“Humph!” snorted the dour faced old warrior-monk, frowning as he turned to walk back to our camp.

“Lads, go attend to little Ursala. I feel she is, like you, upset over the Hartooth’s presence so close to us.”

Nodding, and knowing more was unsaid than said, the boys grinned as they turned and trotted off to join tiny Ursala. Alvis watched the boys leave for a moment or two and then turned to peer at me, his eyes narrowed quizzically.

“We are in need of a second Null Stone, old man.”

He nodded in agreement but remained silent.

“Her powers grow and threaten to overwhelm you, and me, if we do not bring her in control.”

The old Niscian nodded again.

“Not too far from here is the monastery of St. Rolla. There lives a very powerful Null Stone whom I know quite well.”

“Yes, I have heard of this monk. But it is a dangerous move, Bretan. Very dangerous. Your brothers hunt you and the one you wish to contact would be the most dangerous of them all.”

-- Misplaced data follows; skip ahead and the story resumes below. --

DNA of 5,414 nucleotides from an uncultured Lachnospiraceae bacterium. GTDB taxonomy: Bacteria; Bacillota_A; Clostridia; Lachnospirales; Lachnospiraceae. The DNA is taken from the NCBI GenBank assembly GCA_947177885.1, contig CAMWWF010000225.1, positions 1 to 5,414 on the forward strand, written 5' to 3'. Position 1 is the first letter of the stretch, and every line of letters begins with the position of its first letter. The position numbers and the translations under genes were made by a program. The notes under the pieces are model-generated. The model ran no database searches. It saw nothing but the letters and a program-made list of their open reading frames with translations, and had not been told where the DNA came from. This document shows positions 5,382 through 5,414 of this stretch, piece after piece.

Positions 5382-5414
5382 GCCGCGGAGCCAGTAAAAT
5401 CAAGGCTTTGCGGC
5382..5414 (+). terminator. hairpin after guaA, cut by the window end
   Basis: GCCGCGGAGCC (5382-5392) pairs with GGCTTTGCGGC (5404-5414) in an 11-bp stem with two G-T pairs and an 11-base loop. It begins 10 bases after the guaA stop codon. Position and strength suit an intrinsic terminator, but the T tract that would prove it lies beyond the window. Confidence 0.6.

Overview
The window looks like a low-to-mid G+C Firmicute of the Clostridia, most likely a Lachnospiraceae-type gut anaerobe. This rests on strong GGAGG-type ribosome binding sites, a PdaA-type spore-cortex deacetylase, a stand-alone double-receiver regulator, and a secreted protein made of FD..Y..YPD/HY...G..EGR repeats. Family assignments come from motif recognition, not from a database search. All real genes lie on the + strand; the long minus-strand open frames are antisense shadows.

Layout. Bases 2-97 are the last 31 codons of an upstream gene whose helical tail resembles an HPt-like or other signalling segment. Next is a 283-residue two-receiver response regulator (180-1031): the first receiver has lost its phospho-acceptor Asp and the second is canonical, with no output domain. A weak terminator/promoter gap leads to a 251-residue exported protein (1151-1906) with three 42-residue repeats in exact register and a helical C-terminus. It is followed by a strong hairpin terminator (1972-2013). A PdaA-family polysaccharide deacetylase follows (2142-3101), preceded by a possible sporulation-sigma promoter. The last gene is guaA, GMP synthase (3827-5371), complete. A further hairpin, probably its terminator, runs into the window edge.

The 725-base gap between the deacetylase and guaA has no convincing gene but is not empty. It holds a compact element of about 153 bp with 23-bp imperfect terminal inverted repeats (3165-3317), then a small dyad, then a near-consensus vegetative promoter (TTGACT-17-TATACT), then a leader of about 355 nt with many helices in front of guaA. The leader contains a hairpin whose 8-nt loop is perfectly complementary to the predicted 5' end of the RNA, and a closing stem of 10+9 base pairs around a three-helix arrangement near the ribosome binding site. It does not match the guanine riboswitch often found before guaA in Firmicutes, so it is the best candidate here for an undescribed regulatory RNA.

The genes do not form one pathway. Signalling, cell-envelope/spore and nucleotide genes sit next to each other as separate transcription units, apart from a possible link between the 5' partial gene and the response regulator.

I nodded. The Niscian’s words were true. Master Breen would be the one warrior whom I might have feared the most. He was not a warrior-monk. But his skills with weapons was beyond doubt. He was not a wizard. But his abilities as a Null Stone were known to have sucked the wizardry out of the most powerful of wizards known. No. It was not those skills which made me look upon this Man as a potential, and deadly, foe.

“You are aware as to why your brothers so honor this warrior?”

“Yes. I have known for quite some time now. Long after I left St. Rolla, and his tutorship and entered the Outer Realms.”

“Humph!” snorted the old Niscian, nodding in understanding, “It makes sense. The Bretan would wish to keep this Man’s true talents as secret as possible. His occupation goes against everything they claim to believe and preach.”

“Sadly true, old man. But is it not true for the others as well? Is there not a need for such a talent? We live in a world full of deception and intrigue.”

“Yes,” the old Man nodded, smiling grimly, “The most powerful of Null Stones groomed to be the ultimate assassin; an assassin of wizards. Who would expect this from the Bretan?”

I nodded smiling ruefully.

Who indeed.